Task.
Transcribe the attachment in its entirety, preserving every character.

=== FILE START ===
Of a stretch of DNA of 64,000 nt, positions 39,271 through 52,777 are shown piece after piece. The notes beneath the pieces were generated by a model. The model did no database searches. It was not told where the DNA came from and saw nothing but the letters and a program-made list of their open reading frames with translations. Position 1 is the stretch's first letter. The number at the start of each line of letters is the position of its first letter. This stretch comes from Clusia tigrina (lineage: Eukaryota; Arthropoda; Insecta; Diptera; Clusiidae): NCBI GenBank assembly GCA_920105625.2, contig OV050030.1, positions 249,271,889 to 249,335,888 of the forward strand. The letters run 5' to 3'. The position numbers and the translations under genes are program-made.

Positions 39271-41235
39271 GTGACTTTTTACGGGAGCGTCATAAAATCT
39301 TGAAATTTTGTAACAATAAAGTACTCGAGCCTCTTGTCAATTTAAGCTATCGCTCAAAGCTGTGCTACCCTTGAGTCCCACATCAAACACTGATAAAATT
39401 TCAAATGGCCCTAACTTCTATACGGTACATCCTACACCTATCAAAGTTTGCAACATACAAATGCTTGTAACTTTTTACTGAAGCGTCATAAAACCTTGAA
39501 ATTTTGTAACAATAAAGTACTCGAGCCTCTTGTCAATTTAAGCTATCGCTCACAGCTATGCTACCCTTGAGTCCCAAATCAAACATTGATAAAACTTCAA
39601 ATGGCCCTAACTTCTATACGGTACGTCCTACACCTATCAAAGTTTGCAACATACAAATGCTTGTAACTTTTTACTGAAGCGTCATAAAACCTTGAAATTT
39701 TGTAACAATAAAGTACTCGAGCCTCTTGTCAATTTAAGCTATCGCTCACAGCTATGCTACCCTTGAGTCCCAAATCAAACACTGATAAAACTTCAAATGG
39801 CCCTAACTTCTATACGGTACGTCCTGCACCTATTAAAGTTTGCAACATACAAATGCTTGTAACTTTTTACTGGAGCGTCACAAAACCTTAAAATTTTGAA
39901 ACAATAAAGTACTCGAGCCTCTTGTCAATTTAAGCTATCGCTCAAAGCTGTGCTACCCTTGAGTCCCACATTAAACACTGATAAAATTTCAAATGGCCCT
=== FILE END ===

Of a stretch of DNA of 64,000 nt, positions 39,271 through 52,777 are shown piece after piece. The notes beneath the pieces were generated by a model. The model did no database searches. It was not told where the DNA came from and saw nothing but the letters and a program-made list of their open reading frames with translations. Position 1 is the stretch's first letter. The number at the start of each line of letters is the position of its first letter. This stretch comes from Clusia tigrina (lineage: Eukaryota; Arthropoda; Insecta; Diptera; Clusiidae): NCBI GenBank assembly GCA_920105625.2, contig OV050030.1, positions 249,271,889 to 249,335,888 of the forward strand. The letters run 5' to 3'. The position numbers and the translations under genes are program-made.

Positions 39271-41235
39271 GTGACTTTTTACGGGAGCGTCATAAAATCT
39301 TGAAATTTTGTAACAATAAAGTACTCGAGCCTCTTGTCAATTTAAGCTATCGCTCAAAGCTGTGCTACCCTTGAGTCCCACATCAAACACTGATAAAATT
39401 TCAAATGGCCCTAACTTCTATACGGTACATCCTACACCTATCAAAGTTTGCAACATACAAATGCTTGTAACTTTTTACTGAAGCGTCATAAAACCTTGAA
39501 ATTTTGTAACAATAAAGTACTCGAGCCTCTTGTCAATTTAAGCTATCGCTCACAGCTATGCTACCCTTGAGTCCCAAATCAAACATTGATAAAACTTCAA
39601 ATGGCCCTAACTTCTATACGGTACGTCCTACACCTATCAAAGTTTGCAACATACAAATGCTTGTAACTTTTTACTGAAGCGTCATAAAACCTTGAAATTT
39701 TGTAACAATAAAGTACTCGAGCCTCTTGTCAATTTAAGCTATCGCTCACAGCTATGCTACCCTTGAGTCCCAAATCAAACACTGATAAAACTTCAAATGG
39801 CCCTAACTTCTATACGGTACGTCCTGCACCTATTAAAGTTTGCAACATACAAATGCTTGTAACTTTTTACTGGAGCGTCACAAAACCTTAAAATTTTGAA
39901 ACAATAAAGTACTCGAGCCTCTTGTCAATTTAAGCTATCGCTCAAAGCTGTGCTACCCTTGAGTCCCACATTAAACACTGATAAAATTTCAAATGGCCCT